ZD reduced-dynamic method is chosen in this article. Given that high-precise clock products and GPS orbits are essential, we choose 5 s rate clock data [31] and final GPS ephemeris [32], which are offered by the Center for Orbit Determination in Europe (CODE) Analysis Center. EIGEN-6S4 is a high-quality gravity field model which is used to improve the accuracy of a gravity field model in the Swarm ZD POD. Swarm ZD GPS code and phase observations with 10 s sampling interval are presented. A series of measures are used to select high-quality on-board GPS observation. For example, the elevation cut-off angle is set at 3°, and the signal-to-noise ratio is set as a threshold of 5. Moreover, high ionospheric activity can easily lead to cycle slips. Thus, in order to better detect and repair cycle slips and provide good GPS data for improving Swarm orbits, we choose TurboEdit and COMBINED algorithm, which are widely used in LEO space-borne dual-frequency GPS data [33,34]. A development orbit strategy of the ZD reduced-dynamic approach is applied to estimate the orbit parameters and relevant parameters (e.g., the values of phase ambiguities and receiver clock error corrections). Pseudo-stochastic parameters are expressed by pseudo-stochastic pulses in radial (R), along-track (T) and cross-track (N) directions with a time interval and a priori STD.

Many scholars have conducted research on the reduced-dynamic POD of LEO: CHAMP, GRACE and GOCE. Pseudo-stochastic pulses are derived from experience. For example, under the condition that the time interval is 15 min and a priori STD is 10−3 mm/s, the space environment of each LEO is different, applying previous empirical values to Swarm ZD reduced-dynamic POD may not obtain the best orbit solution. Therefore, the optimized pseudo-stochastic pulses of in-depth analysis and research are important in this article. Here, we offer a set of optimized empirical values to obtain better orbit solutions.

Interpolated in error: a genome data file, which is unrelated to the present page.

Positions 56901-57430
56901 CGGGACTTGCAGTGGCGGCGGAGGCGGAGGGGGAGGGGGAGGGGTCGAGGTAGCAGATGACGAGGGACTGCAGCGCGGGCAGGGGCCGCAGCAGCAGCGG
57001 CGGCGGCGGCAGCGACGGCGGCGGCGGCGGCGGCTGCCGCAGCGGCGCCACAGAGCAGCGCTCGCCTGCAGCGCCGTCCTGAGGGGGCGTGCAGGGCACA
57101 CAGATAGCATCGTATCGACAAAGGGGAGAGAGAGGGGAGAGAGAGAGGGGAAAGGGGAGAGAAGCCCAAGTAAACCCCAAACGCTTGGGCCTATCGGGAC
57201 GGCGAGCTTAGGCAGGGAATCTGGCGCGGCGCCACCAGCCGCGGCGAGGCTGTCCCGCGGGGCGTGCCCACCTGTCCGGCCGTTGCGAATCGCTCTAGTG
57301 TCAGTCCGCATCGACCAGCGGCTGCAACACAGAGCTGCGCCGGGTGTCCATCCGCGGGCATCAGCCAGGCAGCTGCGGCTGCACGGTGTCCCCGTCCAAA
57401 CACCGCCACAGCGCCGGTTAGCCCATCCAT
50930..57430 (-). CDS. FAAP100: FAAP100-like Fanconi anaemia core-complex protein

Based on the following two considerations, Swarm PSOs released by ESA are considered as reference orbits in the paper. On one hand, Swarm PSOs released by ESA used piecewise constant acceleration in a reduced-dynamic orbit determination approach. Independent satellite laser ranging validation indicates that Swarm PSOs have accuracies over 2 cm [3]. Therefore, ESA released reliable Swarm PSOs. In the article, Swarm PSOs released by ESA are compared and analyzed. On the other hand, results of Swarm orbit accuracy are analyzed comprehensively from radial, along-track, cross-track and 3D directions. Therefore, results are compared with Swarm PSOs released by ESA to carry out follow-up related research.

Thus, in order to evaluate orbit quality, Swarm orbit solutions are compared with Swarm PSOs released by ESA. In addition, Swarm GPS phase residuals permit the quality of the force models and observation models. Root Mean Square (RMS) of Swarm GPS phase residuals are at the level of data precision if the force models and observations are modeled perfectly [10].

Pseudo-stochastic pulse parameter is determined using a priori standard deviation (STD) and time interval. So, pseudo-stochastic pulse parameter optimization can effectively absorb force model and modeled mechanical error, thus improving orbit determination accuracy. Therefore, we obtain a set of optimized pseudo-stochastic pulses by analyzing Swarm GPS phase residuals and orbit differences. The relevant experiments are shown below.

For time interval, relevant experts conducted corresponding research. Jäggi et al. [22] discussed that a time interval of 6 min was proper, two main reasons support this view. One is that filtering effect of LEO orbits is well by a time interval of 6 min. Another is that an interval of 6 min is short enough to reduce the orbit differences of LEO short-periodic variation. The time interval of 6 min is chosen in the article to maintain continuity.

For a priori STD, when a priori STD is too large for pseudo-stochastic pulse, the filter cannot fully use the observed information. When a priori STD is too small, owing to the recursive nature of the filter, model error significantly increases. More serious change possibly leads to filter divergence. Therefore, a priori STD is set as follows from Experiments (1) to (6).

  • (1)
    A priori STD is 101 mm/s
  • (2)
    A priori STD is 100 mm/s
  • (3)
    A priori STD is 10−1 mm/s
  • (4)
    A priori STD is 10−2 mm/s
  • (5)
    A priori STD is 10−3 mm/s
  • (6)